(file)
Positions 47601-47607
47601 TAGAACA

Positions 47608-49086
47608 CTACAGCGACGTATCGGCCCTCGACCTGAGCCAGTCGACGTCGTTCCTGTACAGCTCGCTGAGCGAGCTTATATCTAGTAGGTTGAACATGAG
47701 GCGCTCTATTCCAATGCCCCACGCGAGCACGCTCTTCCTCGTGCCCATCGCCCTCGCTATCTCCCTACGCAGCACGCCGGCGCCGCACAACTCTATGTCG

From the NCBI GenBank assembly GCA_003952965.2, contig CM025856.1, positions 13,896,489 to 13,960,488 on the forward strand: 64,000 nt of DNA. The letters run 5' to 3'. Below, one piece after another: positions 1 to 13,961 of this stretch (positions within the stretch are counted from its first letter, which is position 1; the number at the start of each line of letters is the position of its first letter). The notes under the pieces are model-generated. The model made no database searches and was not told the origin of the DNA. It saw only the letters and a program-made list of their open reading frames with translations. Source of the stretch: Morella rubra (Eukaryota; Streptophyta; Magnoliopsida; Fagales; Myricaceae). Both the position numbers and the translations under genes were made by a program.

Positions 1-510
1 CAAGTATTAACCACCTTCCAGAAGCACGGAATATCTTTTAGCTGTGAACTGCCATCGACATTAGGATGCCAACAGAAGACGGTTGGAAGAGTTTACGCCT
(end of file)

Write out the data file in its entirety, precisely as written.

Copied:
Positions 47601-47607
47601 TAGAACA

Positions 47608-49086
47608 CTACAGCGACGTATCGGCCCTCGACCTGAGCCAGTCGACGTCGTTCCTGTACAGCTCGCTGAGCGAGCTTATATCTAGTAGGTTGAACATGAG
47701 GCGCTCTATTCCAATGCCCCACGCGAGCACGCTCTTCCTCGTGCCCATCGCCCTCGCTATCTCCCTACGCAGCACGCCGGCGCCGCACAACTCTATGTCG

From the NCBI GenBank assembly GCA_003952965.2, contig CM025856.1, positions 13,896,489 to 13,960,488 on the forward strand: 64,000 nt of DNA. The letters run 5' to 3'. Below, one piece after another: positions 1 to 13,961 of this stretch (positions within the stretch are counted from its first letter, which is position 1; the number at the start of each line of letters is the position of its first letter). The notes under the pieces are model-generated. The model made no database searches and was not told the origin of the DNA. It saw only the letters and a program-made list of their open reading frames with translations. Source of the stretch: Morella rubra (Eukaryota; Streptophyta; Magnoliopsida; Fagales; Myricaceae). Both the position numbers and the translations under genes were made by a program.

Positions 1-510
1 CAAGTATTAACCACCTTCCAGAAGCACGGAATATCTTTTAGCTGTGAACTGCCATCGACATTAGGATGCCAACAGAAGACGGTTGGAAGAGTTTACGCCT